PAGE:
April 18, 2019
April 18, 2019 | Risk Pulse
The Risk Advice Disconnect
Why Zurich supports the retention of life insurance commissions.
The topic of life insurance commissions has long elicited a diverse range of views. This proved especially true during the recent Royal Commission into the banking and financial services sectors. Throughout the program of seven hearings, the role of remuneration structures in various categories of ‘misconduct’ was examined in depth by the Commission. Media coverage was predictably one sided, running the traditional line that commissions are inherently conflicted and therefore inherently contrary to the best interests of consumers. This view was expressed in relation to commissions of all type, including life insurance commissions, mortgage broker commissions, and grandfathered trailing commissions.
The position that Zurich has long held, and which we continue to advocate is as follows:
- Expert financial advice across complex categories such as life insurance is of enormous value;
- Advisers should be paid fairly for the cost of providing advice at the time they provide it;
- Consumers should have a choice in how they are able to pay for that advice;
- Commissions play a vital role in allowing the everyday consumer to be able to access advice.
Zurich made a submission along these lines in response to the Round 6 (Insurance) hearings of the Royal Commission.
That submission referred to research we had conducted as far back as 2010 that examined consumer attitudes to life insurance commissions.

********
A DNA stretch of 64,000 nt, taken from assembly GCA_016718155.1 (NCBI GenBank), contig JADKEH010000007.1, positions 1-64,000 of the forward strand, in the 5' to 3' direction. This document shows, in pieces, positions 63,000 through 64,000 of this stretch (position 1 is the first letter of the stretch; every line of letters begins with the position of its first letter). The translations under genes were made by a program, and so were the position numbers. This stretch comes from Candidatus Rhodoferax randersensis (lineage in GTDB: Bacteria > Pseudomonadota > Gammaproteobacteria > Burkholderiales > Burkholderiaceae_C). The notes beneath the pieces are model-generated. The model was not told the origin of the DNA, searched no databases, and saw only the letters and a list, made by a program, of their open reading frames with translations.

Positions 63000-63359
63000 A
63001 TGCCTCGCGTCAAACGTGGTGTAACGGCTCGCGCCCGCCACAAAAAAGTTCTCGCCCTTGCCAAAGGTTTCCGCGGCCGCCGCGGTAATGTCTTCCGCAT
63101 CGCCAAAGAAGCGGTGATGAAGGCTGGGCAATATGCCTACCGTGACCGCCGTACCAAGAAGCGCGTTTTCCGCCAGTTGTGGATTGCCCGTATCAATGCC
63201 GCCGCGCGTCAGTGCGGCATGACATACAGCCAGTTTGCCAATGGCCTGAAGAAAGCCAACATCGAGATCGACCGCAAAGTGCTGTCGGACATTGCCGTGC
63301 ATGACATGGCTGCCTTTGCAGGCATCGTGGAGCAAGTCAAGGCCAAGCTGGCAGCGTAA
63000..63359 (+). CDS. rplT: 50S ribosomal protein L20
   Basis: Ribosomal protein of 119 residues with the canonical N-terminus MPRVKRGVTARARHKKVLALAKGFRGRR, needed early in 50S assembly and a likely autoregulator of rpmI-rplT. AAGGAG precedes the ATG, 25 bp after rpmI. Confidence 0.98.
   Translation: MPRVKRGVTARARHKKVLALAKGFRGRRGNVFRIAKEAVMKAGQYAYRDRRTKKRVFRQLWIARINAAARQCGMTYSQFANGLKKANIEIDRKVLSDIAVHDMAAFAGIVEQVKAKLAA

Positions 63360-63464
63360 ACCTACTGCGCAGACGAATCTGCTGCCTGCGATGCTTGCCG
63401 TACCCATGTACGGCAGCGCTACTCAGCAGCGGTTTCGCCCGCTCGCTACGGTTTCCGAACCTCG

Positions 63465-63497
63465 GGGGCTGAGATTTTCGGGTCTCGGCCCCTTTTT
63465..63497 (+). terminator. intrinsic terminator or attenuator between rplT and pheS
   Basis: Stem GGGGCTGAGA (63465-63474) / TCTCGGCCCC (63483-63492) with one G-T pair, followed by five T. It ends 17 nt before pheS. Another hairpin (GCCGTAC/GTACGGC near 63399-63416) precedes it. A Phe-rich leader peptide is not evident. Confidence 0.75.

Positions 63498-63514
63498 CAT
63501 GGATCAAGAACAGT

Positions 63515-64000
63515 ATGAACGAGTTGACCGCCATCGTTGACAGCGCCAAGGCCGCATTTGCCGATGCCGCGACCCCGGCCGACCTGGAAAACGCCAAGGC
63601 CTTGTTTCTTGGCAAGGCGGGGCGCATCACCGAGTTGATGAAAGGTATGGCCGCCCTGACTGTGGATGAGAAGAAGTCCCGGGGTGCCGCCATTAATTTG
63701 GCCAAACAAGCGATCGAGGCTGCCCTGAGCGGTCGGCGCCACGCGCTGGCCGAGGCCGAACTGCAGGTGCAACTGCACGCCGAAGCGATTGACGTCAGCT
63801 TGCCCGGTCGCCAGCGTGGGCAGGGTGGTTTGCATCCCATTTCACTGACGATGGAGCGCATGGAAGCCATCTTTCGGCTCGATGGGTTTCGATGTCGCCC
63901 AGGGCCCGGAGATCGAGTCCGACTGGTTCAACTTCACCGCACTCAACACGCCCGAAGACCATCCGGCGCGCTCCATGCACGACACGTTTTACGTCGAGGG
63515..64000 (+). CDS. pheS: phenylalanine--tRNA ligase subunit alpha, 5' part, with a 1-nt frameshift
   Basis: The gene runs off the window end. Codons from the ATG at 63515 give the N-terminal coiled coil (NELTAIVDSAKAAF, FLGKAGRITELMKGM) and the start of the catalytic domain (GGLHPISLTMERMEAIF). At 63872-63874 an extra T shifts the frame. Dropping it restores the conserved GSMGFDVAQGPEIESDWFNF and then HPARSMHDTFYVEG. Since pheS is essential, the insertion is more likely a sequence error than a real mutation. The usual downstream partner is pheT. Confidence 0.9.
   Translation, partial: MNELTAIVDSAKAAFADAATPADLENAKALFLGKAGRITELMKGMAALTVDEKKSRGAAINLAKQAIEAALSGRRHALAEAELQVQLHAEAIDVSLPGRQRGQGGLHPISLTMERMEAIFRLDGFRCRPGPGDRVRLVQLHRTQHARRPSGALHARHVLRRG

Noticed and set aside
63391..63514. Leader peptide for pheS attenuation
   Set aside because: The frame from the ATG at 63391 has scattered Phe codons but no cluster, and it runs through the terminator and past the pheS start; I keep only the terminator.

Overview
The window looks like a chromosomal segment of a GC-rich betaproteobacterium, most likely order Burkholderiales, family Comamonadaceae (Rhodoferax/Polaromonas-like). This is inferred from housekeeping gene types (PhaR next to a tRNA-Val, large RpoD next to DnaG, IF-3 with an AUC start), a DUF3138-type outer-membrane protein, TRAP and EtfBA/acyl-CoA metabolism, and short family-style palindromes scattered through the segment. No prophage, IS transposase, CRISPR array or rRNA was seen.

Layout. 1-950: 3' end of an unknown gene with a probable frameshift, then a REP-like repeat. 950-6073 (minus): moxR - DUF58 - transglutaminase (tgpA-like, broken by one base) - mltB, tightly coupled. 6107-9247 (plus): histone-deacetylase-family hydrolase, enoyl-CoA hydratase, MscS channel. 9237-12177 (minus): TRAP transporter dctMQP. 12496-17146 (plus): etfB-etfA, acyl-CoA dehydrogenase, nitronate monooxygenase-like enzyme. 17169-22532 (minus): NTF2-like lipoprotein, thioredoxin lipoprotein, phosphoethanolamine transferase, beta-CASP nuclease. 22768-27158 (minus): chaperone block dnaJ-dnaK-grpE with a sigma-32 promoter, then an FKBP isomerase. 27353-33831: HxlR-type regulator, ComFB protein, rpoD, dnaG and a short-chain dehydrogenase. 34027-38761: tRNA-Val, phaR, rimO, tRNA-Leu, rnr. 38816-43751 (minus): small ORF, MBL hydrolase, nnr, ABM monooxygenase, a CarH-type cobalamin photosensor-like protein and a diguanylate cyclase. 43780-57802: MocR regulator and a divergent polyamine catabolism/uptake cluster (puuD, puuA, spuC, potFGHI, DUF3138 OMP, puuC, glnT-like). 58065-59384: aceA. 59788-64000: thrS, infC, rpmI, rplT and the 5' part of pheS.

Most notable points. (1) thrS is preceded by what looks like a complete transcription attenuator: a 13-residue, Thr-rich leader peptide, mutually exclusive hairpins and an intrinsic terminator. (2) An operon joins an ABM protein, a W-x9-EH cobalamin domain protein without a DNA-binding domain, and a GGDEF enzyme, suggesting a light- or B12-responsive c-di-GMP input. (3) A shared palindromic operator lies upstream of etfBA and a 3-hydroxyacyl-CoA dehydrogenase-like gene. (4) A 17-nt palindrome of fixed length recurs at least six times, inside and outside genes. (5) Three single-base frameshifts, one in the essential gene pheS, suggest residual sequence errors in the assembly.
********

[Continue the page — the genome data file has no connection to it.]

Subsequent to that submission, Zurich engaged the highly respected research consultants, Rice Warner, to conduct an up – to – date examination of this same topic.
Our ‘Risk Advice Disconnect’ whitepaper summarises their key findings, along with other relevant research conducted by Zurich throughout its global network.
The highlights of this paper include the fact that:
- Australians prefer to seek life insurance advice from financial advisers
- Around 55% of consumers are not willing to pay more than $250 for life insurance advice
- Around 27% are unwilling to pay a fee at all
- Nil are prepared to pay $2,000 or more
- Two thirds of advisers said the cost of providing advice is $2,000 or more
- The majority of consumers prefer a commission to an out of pocket fee
- The main reason for this is the inability to afford a fee
- The man objection from those who prefer a fee is that they think advisers will favour products with higher commissions
- This is rendered redundant now that commissions are standardised between insurers and products
- Up front commissions in Australia are low when compared to other developed markets
A full copy of the report is available on request from your Zurich BDM by calling 1800 252 650.